A HOST of leading Scottish tourism groups have quit the SNP’s working group helping to draw up plans to license Airbnb-style short-term lets.

The organisations - Airbnb, the Association of Scotland’s Self-Caterers (ASSC), the Scottish B&B Association and the UK Short Term Accommodation Association – have all resigned from the Scottish Government group, labelling it "a sham” and accusing the SNP of having “continually shifted the goalposts”.

The Scottish Government has made clear its intention to introduce a licensing system for short-term lets since January 2020 – with a spokesperson stressing the Government is "surprised" at the "disappointing" decision to quit.

The licensing plans were drawn up in response to concerns, particularly in Edinburgh and parts of the Highlands, that an unregulated rise in the use of short-term let properties is contributing to a housing crisis and causing anti-social behaviour.

Plans to require all short-term lets operators to obtain a licence were withdrawn before the Holyrood election for issues raised by the industry and opposition MSPs to be ironed out.

But many of the concerns, including traditional B&Bs being swept up in the regulation, have not been resolved – leading to the decision to walk away from discussions.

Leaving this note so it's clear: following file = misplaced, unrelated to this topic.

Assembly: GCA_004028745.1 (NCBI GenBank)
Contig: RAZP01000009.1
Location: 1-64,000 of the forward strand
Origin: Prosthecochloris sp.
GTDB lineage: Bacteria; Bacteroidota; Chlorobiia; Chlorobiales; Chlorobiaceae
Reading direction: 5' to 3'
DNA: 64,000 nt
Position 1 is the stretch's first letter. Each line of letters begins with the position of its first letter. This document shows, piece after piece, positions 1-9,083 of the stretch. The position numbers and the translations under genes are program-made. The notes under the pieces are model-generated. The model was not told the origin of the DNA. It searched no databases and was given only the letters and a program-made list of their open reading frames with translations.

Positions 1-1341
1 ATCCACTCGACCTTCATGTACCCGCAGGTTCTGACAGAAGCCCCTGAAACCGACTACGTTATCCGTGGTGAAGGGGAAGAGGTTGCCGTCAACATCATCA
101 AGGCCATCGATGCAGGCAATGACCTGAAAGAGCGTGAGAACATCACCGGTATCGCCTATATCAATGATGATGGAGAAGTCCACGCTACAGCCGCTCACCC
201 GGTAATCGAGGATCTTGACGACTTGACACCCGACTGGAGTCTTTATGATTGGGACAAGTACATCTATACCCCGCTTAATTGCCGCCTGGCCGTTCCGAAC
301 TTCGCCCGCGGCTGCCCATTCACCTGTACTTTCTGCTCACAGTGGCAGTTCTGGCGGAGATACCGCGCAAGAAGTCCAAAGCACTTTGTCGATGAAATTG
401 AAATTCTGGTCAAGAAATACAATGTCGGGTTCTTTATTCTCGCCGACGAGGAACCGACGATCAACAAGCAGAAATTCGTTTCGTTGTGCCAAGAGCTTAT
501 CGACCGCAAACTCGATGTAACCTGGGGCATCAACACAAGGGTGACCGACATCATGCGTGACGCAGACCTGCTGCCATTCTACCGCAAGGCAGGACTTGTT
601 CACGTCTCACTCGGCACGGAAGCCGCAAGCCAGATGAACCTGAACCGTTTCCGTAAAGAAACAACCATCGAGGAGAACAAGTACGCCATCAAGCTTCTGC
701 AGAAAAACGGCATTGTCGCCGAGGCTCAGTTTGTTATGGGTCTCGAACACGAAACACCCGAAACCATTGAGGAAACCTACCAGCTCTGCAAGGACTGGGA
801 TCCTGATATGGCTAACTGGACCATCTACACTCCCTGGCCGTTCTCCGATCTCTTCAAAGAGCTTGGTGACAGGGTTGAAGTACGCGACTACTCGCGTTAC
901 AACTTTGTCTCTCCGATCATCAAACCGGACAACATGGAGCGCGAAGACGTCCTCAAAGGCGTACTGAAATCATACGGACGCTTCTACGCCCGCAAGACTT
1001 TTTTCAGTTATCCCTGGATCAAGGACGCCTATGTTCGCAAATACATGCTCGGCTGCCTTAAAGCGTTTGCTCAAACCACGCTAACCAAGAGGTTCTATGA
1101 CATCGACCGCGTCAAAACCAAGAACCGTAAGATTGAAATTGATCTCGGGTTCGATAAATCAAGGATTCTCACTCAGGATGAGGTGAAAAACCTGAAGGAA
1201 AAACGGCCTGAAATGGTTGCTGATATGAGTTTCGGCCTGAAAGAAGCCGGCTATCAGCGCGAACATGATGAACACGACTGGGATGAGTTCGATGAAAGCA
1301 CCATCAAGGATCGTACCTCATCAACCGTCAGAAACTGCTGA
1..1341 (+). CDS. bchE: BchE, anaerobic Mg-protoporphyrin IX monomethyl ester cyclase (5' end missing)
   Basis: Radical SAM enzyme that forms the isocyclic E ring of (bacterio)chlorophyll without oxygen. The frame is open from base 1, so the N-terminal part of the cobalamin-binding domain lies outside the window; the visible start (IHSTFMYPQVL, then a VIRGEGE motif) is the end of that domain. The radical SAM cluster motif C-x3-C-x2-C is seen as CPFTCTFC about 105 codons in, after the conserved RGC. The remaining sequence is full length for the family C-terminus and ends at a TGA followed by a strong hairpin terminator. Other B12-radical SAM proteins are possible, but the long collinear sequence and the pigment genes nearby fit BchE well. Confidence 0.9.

The tourism bodies have highlighted the lack of significant changes in the legislation impacting traditional self-catering and B&Bs, as well as home-sharers – claiming that additional provisions have been added to the legislation, with some guest houses now being caught up in the plans.

Industry leaders have also accused the Scottish Government, which is now on its third consultation on short-term lets regulation in the space of four years, of acting with “cavalier disregard and indifference” towards the sector’s concerns.

The sector has also been left disappointed by the Scottish Government's decision to ignore registration plans proposed by the ASSC and continue with plans for a licensing regime.

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ASSC chief executive, Fiona Campbell, said: “Despite our best efforts, and those of our colleagues across Scottish tourism, this working group has been revealed as nothing but a sham and therefore we have decided to leave it.

“Throughout the entire process, while we have acted in good faith, this Government has continually shifted the goalposts and acted with cavalier disregard and indifference towards our sincere concerns and innovative ideas.

“Throughout the Covid-19 pandemic, and long-before that, the Scottish tourism industry has been an example for others to follow – it is therefore extremely disappointing that our government has not held itself to the same standards and failed to back small business at this crucial time.”

Chairman of the Bed & Breakfast Association, David Weston, added: “Leaving the working group is not a decision that my colleagues and I have taken lightly but there seems little point in remaining.